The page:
Sticks and stones
The number one rule in our house is to be kind to one another - be kind with words, be kind with our hands...don't hurt one another.
I'm not saying we always stick to these rules. Wanda has developed a mean two-footed kick of late which she brings out when she's frustrated with me or her sister or life in general.
I also have a small rule on the wall for myself saying 'no swearing in front of the kids' (spell swearing allowed on occasion eg f-e-c-k). And I recorded an EPIC tick in relation to this goal when I heard about John Key's latest faux pas. This time telling a radio DJ that he was "munted mate...look at your gay red shirt"; hot on the heels of his comment that David Beckham is "thick as bat sh-t".
"Duuude," was all I said cringing and shaking my head, as I looked out at the olives.
Part of our family ethos of treating one another well is that by doing that at home hopefully the girls will continue to practice this in their dealings with friends, preschool, school, with the environment and beyond. (I also want the girls to understand that they need to MEAN they are sorry when they say it...dreams are free my friends, neither Rome nor Kung Fu Panda were built in a day).
To help reinforce my parenting, I would like my country's leader to practise integrity, compassion, formality and awareness. Why? Because he is our leader. He is our representative. While what he said was an awkward fail at humor and bro-manship, mosthorribly he made it sound like gay kind of sucks. In fact he said it was weird. What kind of Prime Minister gets into the position where he has to defend saying something homophobic?? Then not say sorry properly but to actually defend it by saying he learnt to say it from his kids (?!)
If that's how things can roll then next time I don't like the price of petrol that attendant better watch out for a double footed kick to the solar plexus, a whack in the back a la Diana and then "TV for three more minutes!" shouted very loudly in their face. (Followed by tickling to ease the tension.)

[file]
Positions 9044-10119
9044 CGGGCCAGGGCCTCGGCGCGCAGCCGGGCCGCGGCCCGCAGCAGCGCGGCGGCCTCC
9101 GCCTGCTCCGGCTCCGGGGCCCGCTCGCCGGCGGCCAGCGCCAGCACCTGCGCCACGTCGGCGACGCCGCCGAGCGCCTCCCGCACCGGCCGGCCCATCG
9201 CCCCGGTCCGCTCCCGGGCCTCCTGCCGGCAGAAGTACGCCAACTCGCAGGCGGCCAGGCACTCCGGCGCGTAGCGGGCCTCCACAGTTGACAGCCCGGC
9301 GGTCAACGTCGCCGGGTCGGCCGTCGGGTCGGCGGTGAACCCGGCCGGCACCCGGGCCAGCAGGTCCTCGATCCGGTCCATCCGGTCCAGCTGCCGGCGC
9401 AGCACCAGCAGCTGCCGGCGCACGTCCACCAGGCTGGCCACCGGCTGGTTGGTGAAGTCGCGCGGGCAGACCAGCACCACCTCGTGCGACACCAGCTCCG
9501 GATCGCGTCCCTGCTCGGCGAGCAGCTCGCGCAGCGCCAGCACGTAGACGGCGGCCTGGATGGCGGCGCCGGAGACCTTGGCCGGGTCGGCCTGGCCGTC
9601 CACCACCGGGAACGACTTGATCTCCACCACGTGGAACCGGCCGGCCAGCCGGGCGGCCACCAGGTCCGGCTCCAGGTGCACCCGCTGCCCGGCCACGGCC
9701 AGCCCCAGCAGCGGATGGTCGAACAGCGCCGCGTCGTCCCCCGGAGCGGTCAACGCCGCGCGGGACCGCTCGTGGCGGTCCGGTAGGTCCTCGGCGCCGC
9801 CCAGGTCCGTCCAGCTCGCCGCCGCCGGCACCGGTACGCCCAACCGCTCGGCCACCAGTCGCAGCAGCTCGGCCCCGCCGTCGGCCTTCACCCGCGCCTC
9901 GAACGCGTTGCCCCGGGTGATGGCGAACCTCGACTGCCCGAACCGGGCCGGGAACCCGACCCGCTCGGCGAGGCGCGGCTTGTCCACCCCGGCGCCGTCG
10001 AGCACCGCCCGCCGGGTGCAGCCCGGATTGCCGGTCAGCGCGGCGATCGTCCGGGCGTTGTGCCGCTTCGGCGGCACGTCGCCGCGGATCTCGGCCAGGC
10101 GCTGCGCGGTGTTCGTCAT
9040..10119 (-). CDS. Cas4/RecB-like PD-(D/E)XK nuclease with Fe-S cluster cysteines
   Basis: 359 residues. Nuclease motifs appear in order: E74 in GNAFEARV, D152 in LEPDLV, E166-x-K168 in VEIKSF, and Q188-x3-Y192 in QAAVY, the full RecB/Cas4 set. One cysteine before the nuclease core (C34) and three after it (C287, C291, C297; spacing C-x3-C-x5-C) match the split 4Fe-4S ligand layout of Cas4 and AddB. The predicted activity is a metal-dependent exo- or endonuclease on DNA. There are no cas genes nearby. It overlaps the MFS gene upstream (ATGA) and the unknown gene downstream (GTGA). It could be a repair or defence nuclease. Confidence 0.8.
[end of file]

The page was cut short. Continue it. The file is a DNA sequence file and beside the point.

THE best thing for me about kids, outside of being pummeled by them when Elmo is off, has been 'raising my game' because of them. Other people don't need children to do this, but I did. Diana and Wanda have made me begin to clarify who I really am at my core. They've helped me figure out what I really believe in and want in my life, and they've put me on the path to make that happen. I'm way less passive. And I'm way less angry. I realised I couldn't expect my kids to act like some Zen masters - eg be kind, be polite, say "stop that I don't like that" if someone is picking on them - IF I myself couldn't model good behaviour in front of them.
This means I'm working (present tense!) on my integrity- behaving the same at home as I do in public with people, family, friends and the girls. And I'm working on being as kind as I can be with the girls, with myself and others.
Mocking something for being 'gay' is not kind. Nor does it shout integrity to vote for gay marriage, but use the word gay as a put down. John Key has a powerful position and his words can pack a punch.
Our gay, lesbian, bisexual and trans kids are nearly FOUR times more likely to kill themselves in New Zealand as straight kids. Unfortunately we all know what it's like to lose someone in this most painful of ways. So if NOT saying the word gay like it's something bad helps create a more accepting community for all of our children then I say it's a fabulous place to start. Rather than calling it being politically correct, we could call it...'being kind'.